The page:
16. ^ "Rob Thomas, Creator of Party Down and Veronica Mars, Giving You That Thing You Wish You Had Said Yesterday". Retrieved 28 October 2011. 
  17. ^ "Rob Thomas (II))". Internet Movie Database. Retrieved 26 March 2010. 
  18. ^ "The Veronica Mars Movie Project". Retrieved 13 March 2013. 
  19. ^ "Seeking Funds for Movie, Creator of 'Veronica Mars' Turns to Kickstarter". Retrieved 13 March 2013. 
  20. ^ "March 13, 2013 tweet from Rob Thomas". Retrieved 13 March 2013. 
  21. ^ Veronica Mars' reaches Kickstarter goal"'". Retrieved 13 March 2013. 
  22. ^ Veronica Mars' Gets Book Series Spin-Off (Exclusive)"'". Retrieved 9 December 2013. 
  23. ^ "The CW Developing iZombie Drama Series From Veronica Mars Creator Rob Thomas". Retrieved 15 March 2014. 
  24. ^ "The CW Sets Drama Based On DC Comics’ ‘iZombie’ With Rob Thomas, Diane Ruggiero". Retrieved 15 March 2014. 
  25. ^ Goldman, Eric (January 11, 2015). "iZombie Premiering March 17th; Supernatural Moving Back to Wednesdays". IGN. Retrieved February 9, 2015. 
  26. ^ "Veronica Mars And One Tree Hill Creators Back To Work On CW". 2009-10-15. Retrieved 2013-05-29. 


Thomas has been nominated for several Golden Satellite Awards.

Awards and nominations


  • Space Ghost Coast to Coast (1996) (writer, episode "Explode")
  • Dawson's Creek (1998) (writer, season one, episodes "Prelude to a Kiss" aka "Kiss" and "In the Company of Men" aka "Roadtrip")
  • Cupid (1998–1999) (creator, writer, executive producer)
  • Veronica Mars (2004–2007) (creator, writer, executive producer, director)
  • 90210 (2008) (creator, writer)
  • Party Down (2009–2010) (creator, writer, executive producer)
  • Cupid (2009) (creator, writer, executive producer)
  • Good Behavior (2009) (writer, executive producer) (not picked up)
  • Plymouth Rock (2010) (creator, writer, executive producer)[26] (not picked up)
  • iZombie (2015) (creator, writer, executive producer, director)

Television programs



In November 2013, a pilot based on Chris Roberson and Michael Allred's comic book iZOMBIE, was picked up by The CW, with Thomas producing alongside Diane Ruggiero.[23][24] The thirteen-episode first season of iZombie was subsequently broadcast, commencing 17 March 2015.[25]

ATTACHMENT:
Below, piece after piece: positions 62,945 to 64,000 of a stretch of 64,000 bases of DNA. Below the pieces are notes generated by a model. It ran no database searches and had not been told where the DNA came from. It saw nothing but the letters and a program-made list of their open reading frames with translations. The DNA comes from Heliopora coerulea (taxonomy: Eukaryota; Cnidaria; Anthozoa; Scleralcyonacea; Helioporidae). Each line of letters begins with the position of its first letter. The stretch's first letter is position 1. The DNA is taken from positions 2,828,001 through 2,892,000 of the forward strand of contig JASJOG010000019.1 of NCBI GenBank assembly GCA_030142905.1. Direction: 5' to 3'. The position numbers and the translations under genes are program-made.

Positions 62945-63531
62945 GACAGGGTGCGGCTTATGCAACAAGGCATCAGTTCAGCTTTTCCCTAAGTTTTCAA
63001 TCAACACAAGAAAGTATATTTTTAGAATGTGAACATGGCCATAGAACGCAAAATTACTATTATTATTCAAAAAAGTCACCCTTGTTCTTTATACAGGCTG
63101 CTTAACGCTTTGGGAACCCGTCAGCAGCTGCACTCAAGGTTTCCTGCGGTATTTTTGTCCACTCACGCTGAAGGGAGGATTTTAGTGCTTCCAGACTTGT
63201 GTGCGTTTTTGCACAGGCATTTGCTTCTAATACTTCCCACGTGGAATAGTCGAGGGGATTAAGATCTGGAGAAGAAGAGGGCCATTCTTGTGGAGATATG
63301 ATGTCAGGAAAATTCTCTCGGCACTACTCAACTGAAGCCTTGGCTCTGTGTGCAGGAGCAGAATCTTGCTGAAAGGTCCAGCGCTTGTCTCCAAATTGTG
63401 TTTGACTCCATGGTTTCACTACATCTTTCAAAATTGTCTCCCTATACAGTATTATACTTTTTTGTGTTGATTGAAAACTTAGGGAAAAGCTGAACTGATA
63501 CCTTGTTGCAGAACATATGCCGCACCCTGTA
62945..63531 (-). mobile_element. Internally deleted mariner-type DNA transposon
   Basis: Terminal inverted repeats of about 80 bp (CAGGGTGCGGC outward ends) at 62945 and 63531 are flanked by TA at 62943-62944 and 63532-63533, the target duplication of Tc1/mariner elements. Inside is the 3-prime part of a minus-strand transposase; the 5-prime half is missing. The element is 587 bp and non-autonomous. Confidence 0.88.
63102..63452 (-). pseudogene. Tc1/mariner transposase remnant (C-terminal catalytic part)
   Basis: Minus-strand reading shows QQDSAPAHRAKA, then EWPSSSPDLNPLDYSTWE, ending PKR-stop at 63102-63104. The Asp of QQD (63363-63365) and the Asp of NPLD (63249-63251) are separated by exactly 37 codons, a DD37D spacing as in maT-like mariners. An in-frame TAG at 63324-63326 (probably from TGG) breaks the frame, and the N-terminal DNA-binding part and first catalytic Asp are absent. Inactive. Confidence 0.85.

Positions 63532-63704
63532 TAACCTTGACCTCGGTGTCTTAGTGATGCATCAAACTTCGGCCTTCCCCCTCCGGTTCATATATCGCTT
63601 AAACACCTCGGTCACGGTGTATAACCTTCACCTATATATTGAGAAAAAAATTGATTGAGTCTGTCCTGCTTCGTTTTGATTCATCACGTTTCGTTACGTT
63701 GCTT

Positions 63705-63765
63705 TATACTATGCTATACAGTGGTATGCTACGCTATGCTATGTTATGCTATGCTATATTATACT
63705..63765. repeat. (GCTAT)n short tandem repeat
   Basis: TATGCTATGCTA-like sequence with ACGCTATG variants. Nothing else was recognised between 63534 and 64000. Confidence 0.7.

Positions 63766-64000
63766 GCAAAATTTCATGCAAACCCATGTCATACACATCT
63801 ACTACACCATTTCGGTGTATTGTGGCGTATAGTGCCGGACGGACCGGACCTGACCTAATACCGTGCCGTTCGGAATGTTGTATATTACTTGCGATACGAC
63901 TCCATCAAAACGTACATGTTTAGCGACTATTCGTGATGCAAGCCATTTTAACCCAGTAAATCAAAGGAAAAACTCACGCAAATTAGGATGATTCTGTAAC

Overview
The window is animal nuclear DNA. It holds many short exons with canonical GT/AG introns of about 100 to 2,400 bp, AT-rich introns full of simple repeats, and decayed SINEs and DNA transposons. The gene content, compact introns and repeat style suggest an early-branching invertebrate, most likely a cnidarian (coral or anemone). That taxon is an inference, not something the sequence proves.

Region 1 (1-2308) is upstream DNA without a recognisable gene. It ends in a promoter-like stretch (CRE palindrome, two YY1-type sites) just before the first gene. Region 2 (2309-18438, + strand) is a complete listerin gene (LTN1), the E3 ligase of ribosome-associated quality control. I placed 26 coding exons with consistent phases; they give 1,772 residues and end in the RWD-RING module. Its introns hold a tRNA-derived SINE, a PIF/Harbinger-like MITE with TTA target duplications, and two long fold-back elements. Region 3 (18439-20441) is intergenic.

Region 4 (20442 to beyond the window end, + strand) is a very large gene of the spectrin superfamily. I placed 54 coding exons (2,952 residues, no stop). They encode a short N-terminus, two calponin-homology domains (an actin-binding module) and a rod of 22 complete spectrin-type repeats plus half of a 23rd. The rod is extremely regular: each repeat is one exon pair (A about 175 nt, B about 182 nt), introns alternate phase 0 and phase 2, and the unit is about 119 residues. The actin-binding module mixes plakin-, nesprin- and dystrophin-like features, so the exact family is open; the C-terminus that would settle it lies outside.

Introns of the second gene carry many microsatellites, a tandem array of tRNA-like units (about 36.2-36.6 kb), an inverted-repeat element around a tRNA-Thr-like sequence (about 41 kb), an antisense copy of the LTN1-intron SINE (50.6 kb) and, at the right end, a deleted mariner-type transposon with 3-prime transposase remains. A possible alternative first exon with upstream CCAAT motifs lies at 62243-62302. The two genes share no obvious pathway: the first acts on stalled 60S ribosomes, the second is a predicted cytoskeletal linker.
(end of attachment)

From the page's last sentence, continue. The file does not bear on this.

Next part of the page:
On March 13, 2013, Thomas posted a Kickstarter page announcing he had acquired permission from Warner Brothers to proceed with fundraising for a Veronica Mars movie; if the project raised $2 million by April 12, the film would be made. By 6:00 p.m. Pacific Time on the first day, the appeal had already raised over the requisite $2 million in pledges, ensuring a green light for the film, as Thomas also confirmed.[18][19][20] The Kickstarter campaign met its goal in less than 11 hours, as an Entertainment Weekly piece noted.[21] Thomas will also be co-author of two novels to be published by Vintage Books once the movie is released; the novels will depict events occurring after those of the film.[22]

On June 30, 2010, he told Kristin Dos Santos at E! Online that he was "writing a drama pilot set in the world of corporate espionage for Showtime."[8] On January 19, 2011, Thomas revealed the series had not been picked up.[9] On August 25, 2010, Variety reported that NBC has ordered a pilot of a new sitcom, to be called Temp, for which Thomas, Dan Etheridge, and Jon Enbom would be executive producers.[10][11] On February 10, Thomas announced: "NBC passed on TEMP, unfortunately. Said it skewed 'too young.'"[12] On January 18, 2011, Thomas said that Fox ordered his half-hour single-camera pilot, to be called Little in Common.[13] According to an August 25, 2011 article in The Hollywood Reporter, Little in Common, having failed to receive a pickup for the fall, "is being retooled" and may be broadcast Tuesday nights starting midseason.[14] An October 17, 2011 item at revealed that Fox decided not to air the show.[15] In a wide-ranging interview with Austinist published soon afterward, Thomas discussed the situation, saying, "we really thought this one was going on the air. So it was both surprising and disappointing that it didn't."[16] Thomas has also adapted the screenplay for Drive Me Crazy, and directed On Air, a twenty-minute film adaptation of a story from Doing Time.[17]

According to a June 28, 2011 article by Kate Stanhope at TV Guide, Thomas told a group at a Party Down reunion in Texas the preceding weekend that "People are talking to us about doing a Party Down movie, and we are pretty far down the deal-making process with that," and that such a project might shoot in the spring of 2012.[5] A December 16, 2011 piece in Gothamist reported that the movie is coming closer to reality: a treatment has been completed and Adam Scott said the film could shoot in the summer of 2012, although Starz apparently still needs to provide final approval for the project.[6] And a January 8, 2012 piece at The Hollywood Reporter confirmed, "The Party Down movie is a go," and according to Megan Mullally it will shoot in late spring or early summer.[7]